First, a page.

The latest hot issue in the Madison School District is stand-alone honors classes. This morning’s Wisconsin State Journal offered an excellent primer on the controversy, which is well worth reading.
The last few paragraphs of that story did challenge my support for stand-alone honors. My main concern about eliminating the courses, offered to freshmen and sophomores, is that Madison’s public schools are in competition with private schools and public schools in surrounding communities. Anything that gives parents more incentive to flee the district is a bad thing. But the article pointed out that almost none of our surrounding high schools have these stand-alone classes. In particular, Middleton, Monona Grove and Waunakee don’t offer them, though Waunakee does maintain one stand-alone honors class in chemistry.
But, while that eases my worry about eliminating the classes, the story pointed to another concern. Are kids enrolling in stand-alone honors to escape behavioral issues in mainstream classes? Let me quote at length from the story:
Furthermore, she (an English teacher at Memorial) said, the idea that more problems occur in standard classrooms — which tend to be more diverse — is part of a problematic rhetoric. She wouldn’t say whether she had more trouble in one class or the other because she said she didn’t want to fuel that rhetoric.
“The people who are generating these conversations, these kind of questions, always feel to me like they’re well-resourced and they’re afraid of losing something,” Mead said. “Those people carry with them a particular bias about what the classroom looks like.”
Behavior has a lot to do with the access and quality of education a student receives, she added. “So, the kids who are sitting in honors classes are complying with a system that they benefit from. And students who are ‘the behavior disruptors’ are not benefitting from the same system and are being harmed by the system repeatedly.”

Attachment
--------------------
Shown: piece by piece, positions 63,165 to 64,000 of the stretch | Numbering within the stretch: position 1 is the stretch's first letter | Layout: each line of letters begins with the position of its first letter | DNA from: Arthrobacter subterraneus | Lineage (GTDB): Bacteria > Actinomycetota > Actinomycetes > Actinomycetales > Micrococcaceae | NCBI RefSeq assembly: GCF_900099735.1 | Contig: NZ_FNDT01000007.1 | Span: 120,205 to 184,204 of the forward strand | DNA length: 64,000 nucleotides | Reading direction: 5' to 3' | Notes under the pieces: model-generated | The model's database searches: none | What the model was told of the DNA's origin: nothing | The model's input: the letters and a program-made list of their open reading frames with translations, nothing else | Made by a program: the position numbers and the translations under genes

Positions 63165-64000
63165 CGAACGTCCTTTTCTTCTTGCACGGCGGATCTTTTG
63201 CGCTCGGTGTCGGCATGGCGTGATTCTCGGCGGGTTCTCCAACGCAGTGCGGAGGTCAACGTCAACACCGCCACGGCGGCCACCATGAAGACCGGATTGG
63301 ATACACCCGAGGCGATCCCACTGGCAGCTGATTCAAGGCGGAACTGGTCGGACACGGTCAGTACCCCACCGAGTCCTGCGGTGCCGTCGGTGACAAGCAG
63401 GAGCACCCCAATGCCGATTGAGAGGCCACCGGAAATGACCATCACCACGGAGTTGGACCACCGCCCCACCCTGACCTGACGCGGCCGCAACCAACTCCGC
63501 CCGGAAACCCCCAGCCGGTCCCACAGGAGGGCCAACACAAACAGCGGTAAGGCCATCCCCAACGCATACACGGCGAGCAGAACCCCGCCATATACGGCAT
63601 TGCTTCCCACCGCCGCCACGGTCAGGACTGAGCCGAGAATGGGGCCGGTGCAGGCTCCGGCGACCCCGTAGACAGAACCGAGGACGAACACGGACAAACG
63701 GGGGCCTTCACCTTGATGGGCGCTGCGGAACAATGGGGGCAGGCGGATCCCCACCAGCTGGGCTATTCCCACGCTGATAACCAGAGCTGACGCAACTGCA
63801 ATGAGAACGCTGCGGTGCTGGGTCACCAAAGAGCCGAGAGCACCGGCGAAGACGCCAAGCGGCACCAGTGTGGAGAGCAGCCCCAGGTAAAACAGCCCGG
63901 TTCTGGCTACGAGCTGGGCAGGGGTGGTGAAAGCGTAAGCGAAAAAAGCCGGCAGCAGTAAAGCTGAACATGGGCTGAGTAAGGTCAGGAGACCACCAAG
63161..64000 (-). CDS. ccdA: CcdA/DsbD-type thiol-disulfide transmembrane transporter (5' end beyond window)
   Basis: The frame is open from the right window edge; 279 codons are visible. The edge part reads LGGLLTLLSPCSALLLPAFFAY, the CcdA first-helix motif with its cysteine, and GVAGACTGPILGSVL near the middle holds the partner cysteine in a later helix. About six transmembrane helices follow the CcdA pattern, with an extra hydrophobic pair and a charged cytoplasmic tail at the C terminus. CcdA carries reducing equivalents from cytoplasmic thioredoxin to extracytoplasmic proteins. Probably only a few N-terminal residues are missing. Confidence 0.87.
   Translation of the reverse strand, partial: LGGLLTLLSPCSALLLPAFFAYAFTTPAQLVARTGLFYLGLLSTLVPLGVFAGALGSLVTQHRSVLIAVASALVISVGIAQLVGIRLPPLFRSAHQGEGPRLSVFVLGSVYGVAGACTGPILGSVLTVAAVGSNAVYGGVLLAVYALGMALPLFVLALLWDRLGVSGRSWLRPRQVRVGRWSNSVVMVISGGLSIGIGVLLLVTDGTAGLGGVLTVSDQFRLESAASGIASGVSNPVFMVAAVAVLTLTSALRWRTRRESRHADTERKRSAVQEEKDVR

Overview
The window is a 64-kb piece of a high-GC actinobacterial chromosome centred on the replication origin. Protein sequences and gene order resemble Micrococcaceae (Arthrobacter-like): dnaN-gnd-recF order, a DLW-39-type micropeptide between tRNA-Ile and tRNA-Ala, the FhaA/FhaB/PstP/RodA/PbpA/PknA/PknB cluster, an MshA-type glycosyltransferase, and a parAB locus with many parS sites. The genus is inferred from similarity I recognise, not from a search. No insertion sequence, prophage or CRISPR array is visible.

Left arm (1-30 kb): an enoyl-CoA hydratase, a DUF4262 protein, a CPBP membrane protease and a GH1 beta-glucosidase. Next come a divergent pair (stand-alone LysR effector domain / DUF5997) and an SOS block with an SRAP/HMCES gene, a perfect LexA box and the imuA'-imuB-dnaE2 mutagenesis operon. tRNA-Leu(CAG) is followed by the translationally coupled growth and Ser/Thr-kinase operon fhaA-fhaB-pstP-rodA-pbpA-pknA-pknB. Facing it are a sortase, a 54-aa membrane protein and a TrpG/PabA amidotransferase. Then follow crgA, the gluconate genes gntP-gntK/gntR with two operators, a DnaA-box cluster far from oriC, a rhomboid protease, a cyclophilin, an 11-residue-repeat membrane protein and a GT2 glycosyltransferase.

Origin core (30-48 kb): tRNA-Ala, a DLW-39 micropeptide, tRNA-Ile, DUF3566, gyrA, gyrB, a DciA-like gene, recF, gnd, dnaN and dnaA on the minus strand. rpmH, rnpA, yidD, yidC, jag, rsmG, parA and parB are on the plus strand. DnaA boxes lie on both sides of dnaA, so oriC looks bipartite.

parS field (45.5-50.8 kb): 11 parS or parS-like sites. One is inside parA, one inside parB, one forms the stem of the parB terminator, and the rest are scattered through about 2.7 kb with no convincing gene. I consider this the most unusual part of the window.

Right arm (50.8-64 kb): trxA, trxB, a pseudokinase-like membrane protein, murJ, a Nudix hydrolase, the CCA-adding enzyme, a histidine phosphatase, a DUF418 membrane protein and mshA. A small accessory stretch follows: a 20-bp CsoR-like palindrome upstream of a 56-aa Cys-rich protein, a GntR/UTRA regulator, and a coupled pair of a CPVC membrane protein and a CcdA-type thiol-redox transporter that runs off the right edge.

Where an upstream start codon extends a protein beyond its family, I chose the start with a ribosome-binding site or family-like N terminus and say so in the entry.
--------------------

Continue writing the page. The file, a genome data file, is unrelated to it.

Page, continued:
She said disruption comes from parents, too, not just students.
Focusing the conversation on behavior, she said, “is not fair or equitable to what’s actually happening overall.”
This is a remarkable passage. First, it tells me that behavior is, in fact, better in the stand alone classes and that was confirmed by students interviewed for the story. But the even more remarkable thing is the attitude of the teacher. She sees good behavior as a tool of the oppressors, rather than as common human decency and respect for your classmates and teachers.
Did she pick up that point of view in her training? Is it supported by the MMSD administration? is it engrained in the culture of her school? Wherever it originated from it’s a huge problem and my worries about MMSD, eased by the idea that districts we compete with don’t have stand-alone honors classes, were redoubled by that point of view.
Two other points are worth noting. First, 45% of honors class students are non-white. The fundamental reason for eliminating the classes is that they’re not diverse enough, but when almost half the students aren’t white that strikes me as pretty diverse.
Second, that figure is a couple of years old and it doesn’t include more detailed breakdowns. The State Journal requested more recent data, but District spokesperson Tim LeMonds said the paper would have to file an open records request to get the data. This continues a pattern of lack of transparency that I’ve noted in this space more than a couple of times in the past. Why not just hand over the public’s information to the public, especially given the fact that you will eventually have to comply with the FOIA request anyway?
Have a nice weekend.